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Consolidating servers and data centers is a great way to cut support and infrastructure costs. IBM, for example, estimates that its own project of migrating from 3,900 servers to 30 System z mainframes will save the company $250 million in energy, software and support over the next five years.
But migrating the data and applications takes careful planning to ensure the move goes off without a hitch. When the Defense Contract Management Agency (DCMA) went from 18 data centers to two, it used VMware's virtualization middleware and Network Appliance's Virtual File Manager (VFM) to consolidate the data prior to migration.
"We used to do file migrations manually using a lot of DOS scripts," said Peter Amstutz, chief of network design at DCMA's Carson, Calif., data center. "VFM saved us 500 to 1,000 hours of work in moving data."https://o1.qnsr.com/log/p.gif?;n=203;c=204650394;s=9477;x=7936;f=201801171506010;u=j;z=TIMESTAMP;a=20392931;e=i Slashing Server Support
The Defense Contract Management Agency (DCMA) is the Department of Defense's contract manager, its 10,000 employees overseeing 300,000 prime contracts worth a total of $850 billion. It is responsible for seeing that those contracts meet the performance requirements and deadlines, while coming within budget. But it also has to make sure it is spending its own budget wisely, which led to the data center consolidation.
The project involved several actions. One was to reduce the number of servers by using VMware's Infrastructure. DCMA began looking at virtualization in mid-2005. At that point, the agency had about 625 servers, and was replacing 200 of them annually. In November of that year, it started using VMware virtualization technology, buying 60 new servers instead of the usual 200. In subsequent years, it only needs to buy 20, saving the agency nearly half a million dollars annually, not counting power, cooling and labor costs. Earlier this year, DCMA upgraded to the latest version VMware Infrastructure 3 which virtualizes servers, storage and networking.
In addition to consolidating the servers, DCMA also needed to set up a common file system that would work across the enterprise. For this it created a File Area Network (FAN) using software and storage appliances from Network Appliance. DCMA has more than 300TB of storage.
When it consolidated its data centers, the agency went from 56 file and print servers down to two clustered NetApp Filers the FAS3020C and FAS6070C at each site: DCMA's primary data center in Carson and another in Boston. The 3020Cs are used for file sharing and the 6070Cs are in a SAN. NetApp's VFM was used to migrate the files from the file servers to the NetApp appliances.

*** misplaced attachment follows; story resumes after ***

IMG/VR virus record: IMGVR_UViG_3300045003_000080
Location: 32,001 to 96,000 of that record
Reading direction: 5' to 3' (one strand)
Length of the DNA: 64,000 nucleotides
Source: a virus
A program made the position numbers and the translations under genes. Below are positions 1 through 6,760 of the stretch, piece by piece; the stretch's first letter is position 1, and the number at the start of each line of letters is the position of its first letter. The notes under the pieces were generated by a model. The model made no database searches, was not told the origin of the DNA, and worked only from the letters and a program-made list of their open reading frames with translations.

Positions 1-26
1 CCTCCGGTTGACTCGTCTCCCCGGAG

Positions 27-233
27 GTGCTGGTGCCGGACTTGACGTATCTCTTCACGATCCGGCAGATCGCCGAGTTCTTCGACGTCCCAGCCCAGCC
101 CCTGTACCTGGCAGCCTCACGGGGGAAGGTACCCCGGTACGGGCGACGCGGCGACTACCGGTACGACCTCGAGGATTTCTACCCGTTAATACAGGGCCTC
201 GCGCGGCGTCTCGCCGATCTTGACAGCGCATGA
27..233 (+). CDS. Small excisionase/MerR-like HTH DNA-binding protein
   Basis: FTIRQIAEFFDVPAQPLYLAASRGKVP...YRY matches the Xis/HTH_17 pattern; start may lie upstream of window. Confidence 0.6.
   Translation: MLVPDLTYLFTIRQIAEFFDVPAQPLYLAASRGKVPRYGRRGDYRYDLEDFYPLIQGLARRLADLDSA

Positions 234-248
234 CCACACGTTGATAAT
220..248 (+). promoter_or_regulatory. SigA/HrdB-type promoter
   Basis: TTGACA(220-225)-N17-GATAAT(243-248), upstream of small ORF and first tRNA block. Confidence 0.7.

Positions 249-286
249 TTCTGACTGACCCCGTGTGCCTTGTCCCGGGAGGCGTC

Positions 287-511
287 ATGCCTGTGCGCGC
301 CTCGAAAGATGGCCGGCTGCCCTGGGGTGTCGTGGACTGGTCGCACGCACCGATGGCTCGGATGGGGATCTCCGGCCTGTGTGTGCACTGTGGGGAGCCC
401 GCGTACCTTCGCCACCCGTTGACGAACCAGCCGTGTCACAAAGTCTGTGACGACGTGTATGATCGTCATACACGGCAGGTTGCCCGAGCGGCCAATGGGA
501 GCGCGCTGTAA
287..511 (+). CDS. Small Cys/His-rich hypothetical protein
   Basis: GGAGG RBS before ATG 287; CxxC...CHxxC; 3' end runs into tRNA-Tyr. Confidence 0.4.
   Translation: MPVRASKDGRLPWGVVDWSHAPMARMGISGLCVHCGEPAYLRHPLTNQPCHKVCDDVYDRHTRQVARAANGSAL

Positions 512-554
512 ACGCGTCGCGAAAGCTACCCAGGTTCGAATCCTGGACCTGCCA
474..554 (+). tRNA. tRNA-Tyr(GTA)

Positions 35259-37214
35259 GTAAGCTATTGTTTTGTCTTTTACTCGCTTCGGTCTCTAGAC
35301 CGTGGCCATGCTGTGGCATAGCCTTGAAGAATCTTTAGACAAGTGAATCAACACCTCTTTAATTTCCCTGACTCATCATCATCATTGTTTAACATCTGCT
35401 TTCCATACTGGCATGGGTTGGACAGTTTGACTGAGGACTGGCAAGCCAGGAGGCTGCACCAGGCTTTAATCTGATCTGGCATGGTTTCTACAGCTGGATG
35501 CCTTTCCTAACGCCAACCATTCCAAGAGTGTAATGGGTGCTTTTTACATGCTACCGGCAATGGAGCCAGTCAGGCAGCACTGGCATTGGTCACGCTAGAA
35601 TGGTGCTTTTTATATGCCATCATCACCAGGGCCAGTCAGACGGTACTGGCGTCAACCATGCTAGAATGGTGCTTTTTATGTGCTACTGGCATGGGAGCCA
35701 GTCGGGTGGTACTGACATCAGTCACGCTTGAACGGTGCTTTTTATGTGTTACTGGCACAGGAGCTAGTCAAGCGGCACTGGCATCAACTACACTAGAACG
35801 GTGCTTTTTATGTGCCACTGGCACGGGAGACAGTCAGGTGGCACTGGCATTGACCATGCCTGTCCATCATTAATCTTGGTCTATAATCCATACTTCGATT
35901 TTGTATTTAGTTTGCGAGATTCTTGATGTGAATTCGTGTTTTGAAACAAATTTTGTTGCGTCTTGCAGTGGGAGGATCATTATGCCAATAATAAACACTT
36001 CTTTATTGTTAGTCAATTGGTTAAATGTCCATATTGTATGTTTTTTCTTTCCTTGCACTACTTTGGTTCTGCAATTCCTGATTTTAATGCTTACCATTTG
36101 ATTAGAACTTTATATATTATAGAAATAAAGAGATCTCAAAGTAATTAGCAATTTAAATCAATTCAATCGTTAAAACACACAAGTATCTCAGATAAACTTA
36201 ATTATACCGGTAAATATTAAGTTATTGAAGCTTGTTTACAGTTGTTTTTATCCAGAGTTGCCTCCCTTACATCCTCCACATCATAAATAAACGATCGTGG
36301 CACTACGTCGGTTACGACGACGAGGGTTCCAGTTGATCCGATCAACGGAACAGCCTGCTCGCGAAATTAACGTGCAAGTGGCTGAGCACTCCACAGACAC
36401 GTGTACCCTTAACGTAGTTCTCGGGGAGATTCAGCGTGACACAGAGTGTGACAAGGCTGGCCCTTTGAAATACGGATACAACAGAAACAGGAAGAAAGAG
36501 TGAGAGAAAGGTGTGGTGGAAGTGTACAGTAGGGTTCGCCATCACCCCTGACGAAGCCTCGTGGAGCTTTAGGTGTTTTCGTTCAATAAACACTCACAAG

Amstutz said it is much simpler backing up from two locations rather than 18. The agency uses backup software from CommVault and NetApp VFM to snap mirror the data to NetApp R270C boxes using SAS and SATA drives. Future plans are to use VFM to replicate the data between Carson and Boston for failover.
While consolidating the storage made it easier to administer, it introduced a latency problem. When there were 18 data centers, there was always one close enough to the end users to avoid any issues. But when users are more than 1,200 miles apart, latency starts affecting replication and file sharing, delaying traffic and causing resends. With only two data centers positioned at opposite ends of the country, DMCA installed WAN optimization appliances from Riverbed Technology to reduce the latency.
Virtualize Files First
The consolidation did come off as planned, but Amstutz said he would do things differently if he had the opportunity to do it over again. To begin with, he said it would have been better to use VFM to create a global namespace for all the files before the migration.
"Today each organization has a drive mapping that takes you to a certain file share," he said. "This makes it harder to collaborate because if you are trying to share files with an organization at a higher level than you, you can't see what each other sees."
Even if DCMA hadn't consolidated the data centers, he still would have used VFM to create a single virtual file structure. Nevertheless, even without the file virtualization, installing VFM was still well worthwhile.
"NetApp VFM has paid for itself just from the file migration alone," said Amstutz. "But if I had it to do all over again, it would have been much simpler to virtualize our file systems first and then migrate."
Article courtesy of Enterprise IT Planet